President Obama’s economic mission
Much of President Obama’s second inaugural address focused on money.
And, as expected, there were a number of people opining about his economic goals.
“In the rich oratory of an inaugural address, President Obama sketched out a vision Monday for addressing the problems that have been afflicting the American economy — not just since the financial crisis and recession but for long before,” wrote Zachary Goldfarb of The Washington Post. “And amid calls to impose discipline on the federal budget, he defended the value of a costly social safety net, describing it as a critical support for Americans willing to “to take the risks that make this country great.”
Helaine Olen, contributor to Forbes’ online Web site, wrote that Obama spoke out for the many people whose financial world is turned upside down by no fault of their own. “I’m not sure Barack Obama intended to do that. But he did and I want to thank him for it.”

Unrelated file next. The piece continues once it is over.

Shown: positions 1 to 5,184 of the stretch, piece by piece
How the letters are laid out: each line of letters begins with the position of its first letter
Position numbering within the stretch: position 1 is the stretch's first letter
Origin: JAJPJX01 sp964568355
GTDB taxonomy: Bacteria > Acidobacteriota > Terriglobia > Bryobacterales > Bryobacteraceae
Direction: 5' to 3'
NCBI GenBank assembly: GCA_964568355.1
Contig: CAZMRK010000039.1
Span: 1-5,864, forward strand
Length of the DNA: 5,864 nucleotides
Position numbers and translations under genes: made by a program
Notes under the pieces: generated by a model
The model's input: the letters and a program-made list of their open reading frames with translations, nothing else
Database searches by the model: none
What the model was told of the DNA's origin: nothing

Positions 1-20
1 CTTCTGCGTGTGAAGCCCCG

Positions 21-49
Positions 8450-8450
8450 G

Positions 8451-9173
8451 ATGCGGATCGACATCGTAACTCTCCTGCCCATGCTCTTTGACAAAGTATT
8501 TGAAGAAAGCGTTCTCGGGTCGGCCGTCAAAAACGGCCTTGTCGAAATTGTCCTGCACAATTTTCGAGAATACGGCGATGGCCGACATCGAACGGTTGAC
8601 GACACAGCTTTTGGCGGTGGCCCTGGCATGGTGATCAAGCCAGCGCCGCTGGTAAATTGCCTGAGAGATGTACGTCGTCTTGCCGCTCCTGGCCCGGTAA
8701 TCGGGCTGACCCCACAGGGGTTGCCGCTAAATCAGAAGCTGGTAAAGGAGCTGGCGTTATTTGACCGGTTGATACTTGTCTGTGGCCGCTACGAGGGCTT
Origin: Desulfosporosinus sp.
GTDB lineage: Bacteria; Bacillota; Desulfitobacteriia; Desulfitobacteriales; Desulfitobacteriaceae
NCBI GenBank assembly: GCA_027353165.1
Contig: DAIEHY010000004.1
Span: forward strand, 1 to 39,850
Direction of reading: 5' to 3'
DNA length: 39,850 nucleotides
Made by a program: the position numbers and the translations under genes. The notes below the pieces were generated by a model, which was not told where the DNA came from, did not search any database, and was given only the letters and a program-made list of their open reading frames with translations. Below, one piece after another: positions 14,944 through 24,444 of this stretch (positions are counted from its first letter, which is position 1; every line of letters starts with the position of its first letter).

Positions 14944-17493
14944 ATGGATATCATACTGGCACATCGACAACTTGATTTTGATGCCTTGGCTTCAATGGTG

“We recognize that no matter how responsibly we live our lives, any one of us at any time may face a job loss or a sudden illness or a home swept away in a terrible storm,” Obama said.
“Don’t get me wrong. Of course, we should all strive to lead the most financially responsible lives we can. But no one – to the best I can determine – is arguing that we should lead lives of reckless monetary abandon, spending like the proverbial drunken sailor on shore leave,” Olen wrote. “However, bad things do happen to even the best savers and investors.”
Olen is of author of “Pound Foolish: Exposing the Dark Side of the Personal Finance Industry,” which is this month’s Color of Money Book Club selection. Read the review.
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Multitasking Costly Mistakes
In an interview with Julie Morgenstern, a productivity expert and bestselling author of “Time Management from the Inside Out,” Forbes.com contributor Jessica Kleiman asked, is multitasking productive in the workplace?
Morgenstern doesn’t think so.